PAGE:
Wrong Party, Mr. Reeve

by Marianne M. Jennings, a professor of legal and ethical studies at Arizona State University. This article appeared in the Wall Street Journal on 8/28/96 and was received from The Political Digest on 8/28/96

 The real tragedy in Christopher Reeve's speech
 to the delegates at the Democratic convention
 on Monday night was not witnessing the
 magnitude of his disabilities. Mr. Reeve
 possesses the character and strength to conquer
 whatever lies ahead. The tragedy is that Mr.
 Reeve believes the Democrats can help him.
 My husband and I have the privilege of raising
 a child with problems more extensive than Mr.
 Reeve's. Our Claire has never walked nor
 spoken. She has no discernible voluntary
 movements. Claire will turn 10 in January, but
 the experts place her level of development at
 three months. Fighting in the disability
 trenches--as I have for nearly a decade--you
 learn quickly who talks a good game and who
 To a cheering audience, Mr. Reeve cited the
 progress the Americans with Disabilities Act has
 made in both "architecture and attitudes." The
 elated crowd in the United Center somehow
 forgot that the ADA was conceived and signed
 into law during the Bush administration.
 Mr. Reeve does not want to see programs for
 the disabled "slashed." Just two years ago
 Hillary Clinton, who looked at Mr. Reeve with
 admiration during his remarks Monday night,
 offered a comprehensive health care plan that
 would have reduced or eliminated benefits for
 those with chronic conditions. In testimony
 before Congress, a deputy assistant secretary of
 health and human services admitted that Mrs.
 Clinton's plan was "not designed as a chronic
 care benefit." Physical therapy would have
 been limited to 60 days. And not even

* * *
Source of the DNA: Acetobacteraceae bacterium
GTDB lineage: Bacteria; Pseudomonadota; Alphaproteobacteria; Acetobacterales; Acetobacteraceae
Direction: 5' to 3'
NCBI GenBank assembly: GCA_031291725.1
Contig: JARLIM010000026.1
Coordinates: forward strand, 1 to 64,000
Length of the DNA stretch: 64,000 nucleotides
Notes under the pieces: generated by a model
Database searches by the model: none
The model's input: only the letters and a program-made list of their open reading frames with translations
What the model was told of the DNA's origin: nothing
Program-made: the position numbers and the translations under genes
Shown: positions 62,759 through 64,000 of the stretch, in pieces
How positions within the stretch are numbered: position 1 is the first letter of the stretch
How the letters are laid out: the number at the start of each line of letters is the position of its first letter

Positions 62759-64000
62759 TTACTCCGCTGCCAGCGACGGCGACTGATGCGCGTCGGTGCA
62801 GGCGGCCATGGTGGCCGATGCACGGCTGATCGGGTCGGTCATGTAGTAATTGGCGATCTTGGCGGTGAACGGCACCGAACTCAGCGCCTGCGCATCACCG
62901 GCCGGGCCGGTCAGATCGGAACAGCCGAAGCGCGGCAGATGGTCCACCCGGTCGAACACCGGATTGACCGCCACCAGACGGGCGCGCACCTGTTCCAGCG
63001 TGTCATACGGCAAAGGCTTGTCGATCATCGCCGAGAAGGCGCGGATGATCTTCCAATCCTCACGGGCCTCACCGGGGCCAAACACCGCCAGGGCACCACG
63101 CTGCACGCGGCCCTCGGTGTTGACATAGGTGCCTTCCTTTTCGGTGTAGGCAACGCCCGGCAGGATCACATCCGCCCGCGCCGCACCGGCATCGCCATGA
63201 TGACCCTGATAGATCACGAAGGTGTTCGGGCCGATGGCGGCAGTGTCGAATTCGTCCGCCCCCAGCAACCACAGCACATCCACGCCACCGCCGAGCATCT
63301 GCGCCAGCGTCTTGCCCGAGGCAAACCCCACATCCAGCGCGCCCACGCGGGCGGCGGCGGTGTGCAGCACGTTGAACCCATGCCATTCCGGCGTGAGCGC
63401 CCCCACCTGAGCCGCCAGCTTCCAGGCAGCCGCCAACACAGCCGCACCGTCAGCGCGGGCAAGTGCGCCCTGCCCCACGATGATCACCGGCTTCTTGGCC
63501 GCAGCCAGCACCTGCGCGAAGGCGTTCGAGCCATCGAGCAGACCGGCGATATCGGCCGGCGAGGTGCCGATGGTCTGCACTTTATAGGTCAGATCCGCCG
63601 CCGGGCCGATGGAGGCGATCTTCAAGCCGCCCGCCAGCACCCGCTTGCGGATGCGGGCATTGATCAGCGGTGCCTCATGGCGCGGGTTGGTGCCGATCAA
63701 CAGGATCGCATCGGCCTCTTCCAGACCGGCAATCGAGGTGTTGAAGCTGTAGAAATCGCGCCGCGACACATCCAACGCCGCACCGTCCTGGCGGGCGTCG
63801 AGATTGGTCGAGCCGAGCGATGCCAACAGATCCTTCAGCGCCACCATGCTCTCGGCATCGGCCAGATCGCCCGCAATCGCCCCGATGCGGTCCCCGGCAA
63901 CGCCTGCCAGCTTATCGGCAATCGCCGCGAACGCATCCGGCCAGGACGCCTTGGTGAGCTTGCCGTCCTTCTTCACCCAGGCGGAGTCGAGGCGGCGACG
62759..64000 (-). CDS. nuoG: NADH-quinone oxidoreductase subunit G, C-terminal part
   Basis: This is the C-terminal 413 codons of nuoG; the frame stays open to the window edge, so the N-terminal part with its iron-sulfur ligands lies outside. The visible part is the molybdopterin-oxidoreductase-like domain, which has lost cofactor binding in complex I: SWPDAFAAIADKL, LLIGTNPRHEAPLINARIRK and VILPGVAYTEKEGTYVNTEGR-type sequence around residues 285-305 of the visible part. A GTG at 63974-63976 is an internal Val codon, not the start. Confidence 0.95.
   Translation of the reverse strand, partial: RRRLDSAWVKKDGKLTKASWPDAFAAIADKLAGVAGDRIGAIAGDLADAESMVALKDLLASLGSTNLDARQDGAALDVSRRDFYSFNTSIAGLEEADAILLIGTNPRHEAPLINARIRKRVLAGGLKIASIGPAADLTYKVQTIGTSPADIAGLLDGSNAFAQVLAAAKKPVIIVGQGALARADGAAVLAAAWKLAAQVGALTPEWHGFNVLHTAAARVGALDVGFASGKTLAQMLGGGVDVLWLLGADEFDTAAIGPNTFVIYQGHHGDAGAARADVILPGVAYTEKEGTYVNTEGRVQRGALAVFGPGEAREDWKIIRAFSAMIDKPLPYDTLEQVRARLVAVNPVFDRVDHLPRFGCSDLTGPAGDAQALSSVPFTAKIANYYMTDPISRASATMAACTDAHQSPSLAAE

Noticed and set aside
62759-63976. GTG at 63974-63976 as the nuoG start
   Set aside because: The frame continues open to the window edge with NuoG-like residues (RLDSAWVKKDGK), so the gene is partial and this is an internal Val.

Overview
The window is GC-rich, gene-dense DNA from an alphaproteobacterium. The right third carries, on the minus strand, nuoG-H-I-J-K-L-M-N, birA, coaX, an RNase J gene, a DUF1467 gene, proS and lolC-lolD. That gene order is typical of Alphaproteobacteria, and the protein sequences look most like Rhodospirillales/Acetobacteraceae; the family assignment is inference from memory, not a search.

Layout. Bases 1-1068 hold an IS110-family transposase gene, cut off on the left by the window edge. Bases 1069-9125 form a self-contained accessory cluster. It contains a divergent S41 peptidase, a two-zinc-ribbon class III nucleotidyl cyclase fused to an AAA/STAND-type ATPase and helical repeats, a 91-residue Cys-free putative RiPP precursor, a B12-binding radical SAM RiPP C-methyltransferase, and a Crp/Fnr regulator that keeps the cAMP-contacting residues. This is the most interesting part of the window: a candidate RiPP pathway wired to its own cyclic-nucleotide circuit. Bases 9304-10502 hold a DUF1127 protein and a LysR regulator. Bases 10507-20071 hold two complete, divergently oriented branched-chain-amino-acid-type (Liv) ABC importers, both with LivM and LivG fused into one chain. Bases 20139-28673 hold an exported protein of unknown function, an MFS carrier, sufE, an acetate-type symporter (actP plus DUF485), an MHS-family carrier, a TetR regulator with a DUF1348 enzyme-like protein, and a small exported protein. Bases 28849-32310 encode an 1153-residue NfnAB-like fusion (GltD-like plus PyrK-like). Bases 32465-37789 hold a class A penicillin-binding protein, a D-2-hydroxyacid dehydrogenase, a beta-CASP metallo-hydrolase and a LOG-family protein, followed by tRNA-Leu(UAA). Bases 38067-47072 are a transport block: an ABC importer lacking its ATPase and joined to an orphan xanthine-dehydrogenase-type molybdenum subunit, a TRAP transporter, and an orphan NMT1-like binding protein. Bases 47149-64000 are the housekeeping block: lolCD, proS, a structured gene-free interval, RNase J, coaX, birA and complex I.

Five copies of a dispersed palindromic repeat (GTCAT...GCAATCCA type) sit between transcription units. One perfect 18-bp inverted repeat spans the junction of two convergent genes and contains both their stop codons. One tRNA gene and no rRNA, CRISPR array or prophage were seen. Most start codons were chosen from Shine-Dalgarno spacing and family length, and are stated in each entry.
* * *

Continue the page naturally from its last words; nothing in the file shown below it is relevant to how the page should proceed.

Superman could have made it through an
 appeal of a benefits denial under the Clinton
 health plan. As Bob Dole showed us at the
 time, the Clinton plan would have created a
 thicket of 33 new federal agencies.
 Mr. Reeve urged increased research to
 eliminate disabilities. Yet surely he knows that
 experimental treatments and drugs would not
 have been covered under Mrs. Clinton's plan.
 And research does not receive unanimous
 support among Democrats. Animal-rights
 activists in the audience must have cringed at
 Mr. Reeve's suggestion, because progress in
 spinal-cord research means more animal testing.
 But Mr. Reeve's research agenda meets its
 greatest obstacle among the trial lawyers.
 Progress in medicine is always slow when
 innovators are busy defending lawsuits. Should
 Mr. Reeve ever need a shunt, I wish him luck
 trying to locate one of these life-giving devices.
 Shunts are made of silicone. So were breast
 implants. Thanks to the trial lawyers, few
 companies this side of Chapter 11 will sell
 anything made of silicone for human
 implantation. To respond to Mr. Reeve's plea
 for progress, the delegates and their candidates
 have a choice. They can retrieve shunts from
 corpses or return their donations from the trial
 lawyers, one of the country's richest and most
 pro-Democratic political action committees.
 Finally, Mr. Reeve urged the delegates to
 increase programs for the disabled. If you want
 a program, call a Democrat. If you want results,
 bring in the Republicans. Over the years I have
 experienced difficulty obtaining benefits and
 services for my daughter because of
 bureaucratic mazes choking under their own
 weight. It was a Republican governor who
 stepped in to help us and then went on to
 streamline those systems. And President
 Reagan unilaterally changed the
 Democratic-created requirement that you had to
 run out of money before becoming eligible for
 Medicaid. Mr. Reagan expanded the availability
 of assistance by making degree of disability, not
 just income, a standard for eligibility.
 As I watched Mr. Reeve speak softly and in
 rhythm with his respirator, I had great
 admiration. But I also felt outrage. How dare
 the Democrats use Mr. Reeve as a political
 pawn! How dare they portray themselves as
 champions of the disabled! Those who have
 masterfully engineered the obstacles were
 touting someone who has never run the course.
 Mr. Reeve has been disabled for just over a
 year. His wealth places him slightly above the
 fray; he even has a private therapy room. But if
 he hits the trenches with us, he'll soon realize
 that he's got the wrong party.

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